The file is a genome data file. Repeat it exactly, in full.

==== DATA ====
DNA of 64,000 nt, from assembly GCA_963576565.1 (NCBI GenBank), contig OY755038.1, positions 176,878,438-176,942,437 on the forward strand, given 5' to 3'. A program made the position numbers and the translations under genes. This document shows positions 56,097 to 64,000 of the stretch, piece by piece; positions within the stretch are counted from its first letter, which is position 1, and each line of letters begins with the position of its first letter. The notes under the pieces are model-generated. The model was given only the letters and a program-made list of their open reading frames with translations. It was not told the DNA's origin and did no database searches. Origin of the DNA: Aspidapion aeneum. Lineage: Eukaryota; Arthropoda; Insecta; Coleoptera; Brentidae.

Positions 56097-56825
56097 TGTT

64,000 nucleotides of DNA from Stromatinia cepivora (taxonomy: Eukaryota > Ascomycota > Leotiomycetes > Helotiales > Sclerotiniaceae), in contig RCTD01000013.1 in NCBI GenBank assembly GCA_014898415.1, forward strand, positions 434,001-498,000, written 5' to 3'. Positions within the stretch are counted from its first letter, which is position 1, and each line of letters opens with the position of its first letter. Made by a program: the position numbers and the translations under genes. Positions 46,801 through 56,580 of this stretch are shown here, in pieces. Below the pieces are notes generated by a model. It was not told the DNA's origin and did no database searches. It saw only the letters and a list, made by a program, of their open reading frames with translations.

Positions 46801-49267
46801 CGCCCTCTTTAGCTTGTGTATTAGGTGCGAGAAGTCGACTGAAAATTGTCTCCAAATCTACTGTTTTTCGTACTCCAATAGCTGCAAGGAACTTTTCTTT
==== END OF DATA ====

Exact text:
DNA of 64,000 nt, from assembly GCA_963576565.1 (NCBI GenBank), contig OY755038.1, positions 176,878,438-176,942,437 on the forward strand, given 5' to 3'. A program made the position numbers and the translations under genes. This document shows positions 56,097 to 64,000 of the stretch, piece by piece; positions within the stretch are counted from its first letter, which is position 1, and each line of letters begins with the position of its first letter. The notes under the pieces are model-generated. The model was given only the letters and a program-made list of their open reading frames with translations. It was not told the DNA's origin and did no database searches. Origin of the DNA: Aspidapion aeneum. Lineage: Eukaryota; Arthropoda; Insecta; Coleoptera; Brentidae.

Positions 56097-56825
56097 TGTT

64,000 nucleotides of DNA from Stromatinia cepivora (taxonomy: Eukaryota > Ascomycota > Leotiomycetes > Helotiales > Sclerotiniaceae), in contig RCTD01000013.1 in NCBI GenBank assembly GCA_014898415.1, forward strand, positions 434,001-498,000, written 5' to 3'. Positions within the stretch are counted from its first letter, which is position 1, and each line of letters opens with the position of its first letter. Made by a program: the position numbers and the translations under genes. Positions 46,801 through 56,580 of this stretch are shown here, in pieces. Below the pieces are notes generated by a model. It was not told the DNA's origin and did no database searches. It saw only the letters and a list, made by a program, of their open reading frames with translations.

Positions 46801-49267
46801 CGCCCTCTTTAGCTTGTGTATTAGGTGCGAGAAGTCGACTGAAAATTGTCTCCAAATCTACTGTTTTTCGTACTCCAATAGCTGCAAGGAACTTTTCTTT